Lotto Soudal

Tiesj Benoot, Jasper De Buyst, Thomas De Gendt, Caleb Ewan, Jens Keukeleire, Roger Kluge, Maxime Monfort, Tim Wellens, (S) Jelle Wallays, (S) Nikolas Maes

Total Direct Energie

Lilian Calmejane, Niccolo Bonifazio, Fabien Grellier, Paul Ourselin, Romain Sicard, Rein Taaramae, Niki Terpstra, Anthony Turgis, (S) Thomas Boudat, (S) Adrien Petit

Team Katusha Alpecin

Ilnur Zakarin, Jens Debusschere, Alex Dowsett, Jose Goncalves, Marco Haller, Nils Politt, Mads Schmidt Wurtz, Rick Zabel, (S) Nathan Haas, (S) Viacheslav Kuznetsov

Wanty – Gobert Cycling Team

Guillaume Martin, Frederik Backaert, Aime De Gendt, Odd Christian Eiking, Xandro Meurisse, Andrea Pasqualon, Kevin Van Melsen, Loic Vliegen, (S) Fabien Doubey, (S) Marco Minnaard

Team Dimension Data

Edvald Boasson Hagen, Michael Valgren, Lars Bak Ytting, Stephen Cummings, Reinardt Janse Van Rensburg, Benjamin King, Roman Kreuziger, Giacomo Nizzolo, (S) Mark Cavendish, (S) Julien Vermote

Team Arkea – Samsic

Warren Barguil, Maxime Bouet, Anthony Delaplace, Elie Gesbert, Andre Greipel, Kevin Ledanois, Amael Moinard, Florian Vachon, (S) Romain Hardy, (S) Clement Russo

Tour de France route 2019 in full: When does it start? What are the stages? Is it in England?

4 Jul

The 2019 Tour de France is now under way with 23 days of gruelling action in store.

The world’s best cyclists will go head-to-head over 21 intense stages of the famous race as they look to claim the iconic yellow jersey.

Geraint Thomas won the Tour de France last summer
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Great Britain star Geraint Thomas secured glory last summer and he will head up the newly-formed Team Ineos (previously Team Sky) this time.

The race will not head to England this year and instead starts with two stages in Belgium before heading into France for the most famous stretches.

It will all then culminate with the traditional trip down the Champs-Elysees in Paris on Sunday 28 July.

Geraint Thomas celebrates his yellow jersey win with Chris Froome last summer
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Along the way, riders will compete in one individual time-trial, one team time-trial and seven flat stages.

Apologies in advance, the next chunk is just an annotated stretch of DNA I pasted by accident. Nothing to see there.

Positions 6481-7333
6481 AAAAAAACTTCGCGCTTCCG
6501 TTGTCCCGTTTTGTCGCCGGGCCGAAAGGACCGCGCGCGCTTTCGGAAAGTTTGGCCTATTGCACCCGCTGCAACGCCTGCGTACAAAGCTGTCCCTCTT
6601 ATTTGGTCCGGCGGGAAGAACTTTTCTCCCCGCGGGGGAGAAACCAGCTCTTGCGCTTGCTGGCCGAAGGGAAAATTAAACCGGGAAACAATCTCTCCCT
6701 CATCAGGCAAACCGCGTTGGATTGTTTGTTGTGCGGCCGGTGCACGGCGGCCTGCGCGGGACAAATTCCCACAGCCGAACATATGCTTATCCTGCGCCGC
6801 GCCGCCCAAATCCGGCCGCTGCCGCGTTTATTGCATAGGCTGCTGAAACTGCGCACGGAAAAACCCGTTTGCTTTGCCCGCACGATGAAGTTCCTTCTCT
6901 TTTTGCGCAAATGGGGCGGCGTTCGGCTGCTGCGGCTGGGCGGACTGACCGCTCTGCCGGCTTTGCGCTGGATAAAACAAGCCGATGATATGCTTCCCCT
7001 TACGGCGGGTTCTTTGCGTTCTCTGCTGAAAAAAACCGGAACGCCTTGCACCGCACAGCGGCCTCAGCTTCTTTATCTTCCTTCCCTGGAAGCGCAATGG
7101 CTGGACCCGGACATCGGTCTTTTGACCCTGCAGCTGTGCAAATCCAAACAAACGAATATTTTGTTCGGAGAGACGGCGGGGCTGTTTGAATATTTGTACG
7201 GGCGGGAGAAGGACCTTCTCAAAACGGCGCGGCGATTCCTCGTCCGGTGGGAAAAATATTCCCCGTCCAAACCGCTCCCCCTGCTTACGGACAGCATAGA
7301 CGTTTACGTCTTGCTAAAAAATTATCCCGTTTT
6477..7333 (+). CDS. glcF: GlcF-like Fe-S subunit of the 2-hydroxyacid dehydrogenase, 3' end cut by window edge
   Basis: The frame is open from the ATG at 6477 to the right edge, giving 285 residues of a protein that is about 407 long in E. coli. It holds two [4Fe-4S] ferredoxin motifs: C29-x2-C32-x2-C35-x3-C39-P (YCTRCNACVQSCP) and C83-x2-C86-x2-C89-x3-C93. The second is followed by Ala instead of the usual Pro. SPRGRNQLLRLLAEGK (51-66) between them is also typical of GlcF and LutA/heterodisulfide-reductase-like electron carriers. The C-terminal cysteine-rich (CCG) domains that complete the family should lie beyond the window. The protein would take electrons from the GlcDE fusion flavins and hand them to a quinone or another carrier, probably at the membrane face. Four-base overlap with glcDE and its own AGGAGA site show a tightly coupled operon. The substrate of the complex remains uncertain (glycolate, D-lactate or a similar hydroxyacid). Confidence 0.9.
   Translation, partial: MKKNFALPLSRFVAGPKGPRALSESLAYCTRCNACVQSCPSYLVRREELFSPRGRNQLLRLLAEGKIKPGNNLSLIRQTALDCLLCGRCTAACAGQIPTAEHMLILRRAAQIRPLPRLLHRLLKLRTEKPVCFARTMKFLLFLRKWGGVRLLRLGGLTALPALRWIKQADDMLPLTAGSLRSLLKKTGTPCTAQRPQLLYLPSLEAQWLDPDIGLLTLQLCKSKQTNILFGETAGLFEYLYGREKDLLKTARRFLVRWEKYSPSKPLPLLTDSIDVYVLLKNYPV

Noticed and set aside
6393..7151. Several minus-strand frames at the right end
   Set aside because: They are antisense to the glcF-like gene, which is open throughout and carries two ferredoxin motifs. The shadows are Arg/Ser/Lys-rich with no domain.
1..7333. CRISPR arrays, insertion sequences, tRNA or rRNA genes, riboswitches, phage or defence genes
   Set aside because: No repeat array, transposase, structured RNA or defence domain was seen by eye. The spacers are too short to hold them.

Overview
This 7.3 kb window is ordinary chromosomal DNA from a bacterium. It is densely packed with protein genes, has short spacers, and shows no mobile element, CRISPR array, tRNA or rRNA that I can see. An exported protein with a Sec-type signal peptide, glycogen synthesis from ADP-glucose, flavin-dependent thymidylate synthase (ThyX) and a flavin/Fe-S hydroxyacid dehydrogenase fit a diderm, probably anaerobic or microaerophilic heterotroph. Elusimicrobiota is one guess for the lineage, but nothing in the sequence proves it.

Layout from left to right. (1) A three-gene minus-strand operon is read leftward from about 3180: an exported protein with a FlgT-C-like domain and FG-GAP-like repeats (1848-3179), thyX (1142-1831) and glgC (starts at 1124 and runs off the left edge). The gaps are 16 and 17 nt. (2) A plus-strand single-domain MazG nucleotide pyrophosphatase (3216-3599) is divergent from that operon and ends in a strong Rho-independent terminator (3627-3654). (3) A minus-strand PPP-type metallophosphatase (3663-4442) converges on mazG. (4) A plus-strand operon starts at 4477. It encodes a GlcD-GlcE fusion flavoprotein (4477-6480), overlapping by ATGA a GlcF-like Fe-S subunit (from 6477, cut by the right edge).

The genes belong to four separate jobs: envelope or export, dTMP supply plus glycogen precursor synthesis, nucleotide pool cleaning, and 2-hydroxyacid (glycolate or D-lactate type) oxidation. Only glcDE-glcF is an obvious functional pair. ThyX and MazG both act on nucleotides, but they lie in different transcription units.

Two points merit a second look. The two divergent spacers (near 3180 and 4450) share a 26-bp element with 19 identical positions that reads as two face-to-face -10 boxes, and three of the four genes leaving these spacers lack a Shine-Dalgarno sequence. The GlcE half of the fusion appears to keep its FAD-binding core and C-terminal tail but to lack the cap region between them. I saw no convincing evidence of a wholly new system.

There will then be five ‘hilly’ stages and seven torturous mountain stints with just two rest days breaking it all up.

Here’s a rundown of the full race for the 2019 Tour de France:

Stage 1: Saturday, July 6, 194.5KM, Bruxelles – Brussel, flat

Stage 2: July 7, 27.6KM, Bruxelles Palais Royal – Brussel Atomium, team time-trial

Stage 3: July 8, 215KM, Binche – Epernay, hilly

Stage 4: July 9, 213.5KM, Reims – Nancy, flat

Stage 5: July 10, 175.5KM, Saint-Die-Des-Vosges – Colmar, hilly

Stage 6: July 11, 160.5KM, Mulhouse – La Planche Des Belles Filles, mountain

Stage 7: July 12, 230KM, Belfort – Chalon-Sur-Saone, flat

Stage 8: July 13, 200KM, Macon – Saint-Etienne, hilly

Stage 9: July 14, 170.5KM, Saint-Etienne – Brioude, hilly

Stage 10: July 15, 217.5KM, Saint-Flour – Albi, flat

Rest Day: July 16, Albi

Mark Cavendish will not race in the Tour de France for the first time since 2007
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Stage 11: July 17, 167KM, Albi – Toulouse, flat

Stage 12: July 18, 209.5KM, Toulouse – Bagneres-De-Bigorre, mountain

Stage 13: July 19, 27.2KM, Pau – Pau, individual time-trail

Stage 14: July 20, 117.5KM, Tarbes – Tourmalet Bareges, mountain

Stage 15: July 21, 185KM, Limoux – Foix Prat D’albis, mountain

Rest Day, July 22, Nimes

Stage 16: July 23, 177KM, Nimes – Nimes, flat

Stage 17: July 24, 200KM, Pont Du Gard – Gap, hilly

Stage 18: July 25, 208KM, Embrun – Valloire, mountain

Stage 19: July 26, 126.5KM, Saint-Jean-De-Maurienne – Tignes, mountain

Stage 20: July 27, 130KM, Albertville – Val Thorens, mountain

Stage 21: July 28, 128KM, Rambouillet – Paris Champs-Elysees, flat

Team Sky to become Team Ineos as Sir Jim Ratcliffe completes takeover of Tour Racing Limited

19 Mar

Team Sky have secured the back of Britain’s richest man, with Sir Jim Ratcliffe completing his takeover of the cycling team.

The team will change its name to become known as Team INEOS mid-season, racing under the new branding for the first time at the Tour de Yorkshire in May.

The British-registered team had been seeking new funding after Sky announced in December it would end its ownership and sponsorship at the end of 2019.

A Team Sky statement read: “Sky and 21st Century Fox have agreed the sale of Team Sky to INEOS.